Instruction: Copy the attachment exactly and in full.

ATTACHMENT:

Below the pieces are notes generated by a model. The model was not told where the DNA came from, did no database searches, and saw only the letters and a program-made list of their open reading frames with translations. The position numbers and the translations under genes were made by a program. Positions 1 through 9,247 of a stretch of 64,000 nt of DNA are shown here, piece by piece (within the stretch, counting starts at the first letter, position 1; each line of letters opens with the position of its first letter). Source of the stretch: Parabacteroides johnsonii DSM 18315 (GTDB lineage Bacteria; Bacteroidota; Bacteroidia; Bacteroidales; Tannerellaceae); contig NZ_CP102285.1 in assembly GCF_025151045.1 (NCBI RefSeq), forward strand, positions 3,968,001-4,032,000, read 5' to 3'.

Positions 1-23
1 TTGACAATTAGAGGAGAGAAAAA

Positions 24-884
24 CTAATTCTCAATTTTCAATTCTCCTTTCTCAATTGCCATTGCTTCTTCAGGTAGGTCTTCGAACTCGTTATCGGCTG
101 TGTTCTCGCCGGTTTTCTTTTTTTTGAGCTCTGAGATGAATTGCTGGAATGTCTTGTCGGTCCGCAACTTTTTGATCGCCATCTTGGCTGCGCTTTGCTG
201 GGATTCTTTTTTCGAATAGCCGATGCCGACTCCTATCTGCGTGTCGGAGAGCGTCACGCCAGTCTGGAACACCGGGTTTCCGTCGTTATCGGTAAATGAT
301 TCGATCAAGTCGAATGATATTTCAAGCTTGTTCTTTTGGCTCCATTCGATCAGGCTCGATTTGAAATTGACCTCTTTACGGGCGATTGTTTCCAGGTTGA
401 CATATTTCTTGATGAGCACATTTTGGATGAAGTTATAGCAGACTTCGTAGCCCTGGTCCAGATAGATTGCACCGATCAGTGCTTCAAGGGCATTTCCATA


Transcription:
Below the pieces are notes generated by a model. The model was not told where the DNA came from, did no database searches, and saw only the letters and a program-made list of their open reading frames with translations. The position numbers and the translations under genes were made by a program. Positions 1 through 9,247 of a stretch of 64,000 nt of DNA are shown here, piece by piece (within the stretch, counting starts at the first letter, position 1; each line of letters opens with the position of its first letter). Source of the stretch: Parabacteroides johnsonii DSM 18315 (GTDB lineage Bacteria; Bacteroidota; Bacteroidia; Bacteroidales; Tannerellaceae); contig NZ_CP102285.1 in assembly GCF_025151045.1 (NCBI RefSeq), forward strand, positions 3,968,001-4,032,000, read 5' to 3'.

Positions 1-23
1 TTGACAATTAGAGGAGAGAAAAA

Positions 24-884
24 CTAATTCTCAATTTTCAATTCTCCTTTCTCAATTGCCATTGCTTCTTCAGGTAGGTCTTCGAACTCGTTATCGGCTG
101 TGTTCTCGCCGGTTTTCTTTTTTTTGAGCTCTGAGATGAATTGCTGGAATGTCTTGTCGGTCCGCAACTTTTTGATCGCCATCTTGGCTGCGCTTTGCTG
201 GGATTCTTTTTTCGAATAGCCGATGCCGACTCCTATCTGCGTGTCGGAGAGCGTCACGCCAGTCTGGAACACCGGGTTTCCGTCGTTATCGGTAAATGAT
301 TCGATCAAGTCGAATGATATTTCAAGCTTGTTCTTTTGGCTCCATTCGATCAGGCTCGATTTGAAATTGACCTCTTTACGGGCGATTGTTTCCAGGTTGA
401 CATATTTCTTGATGAGCACATTTTGGATGAAGTTATAGCAGACTTCGTAGCCCTGGTCCAGATAGATTGCACCGATCAGTGCTTCAAGGGCATTTCCATA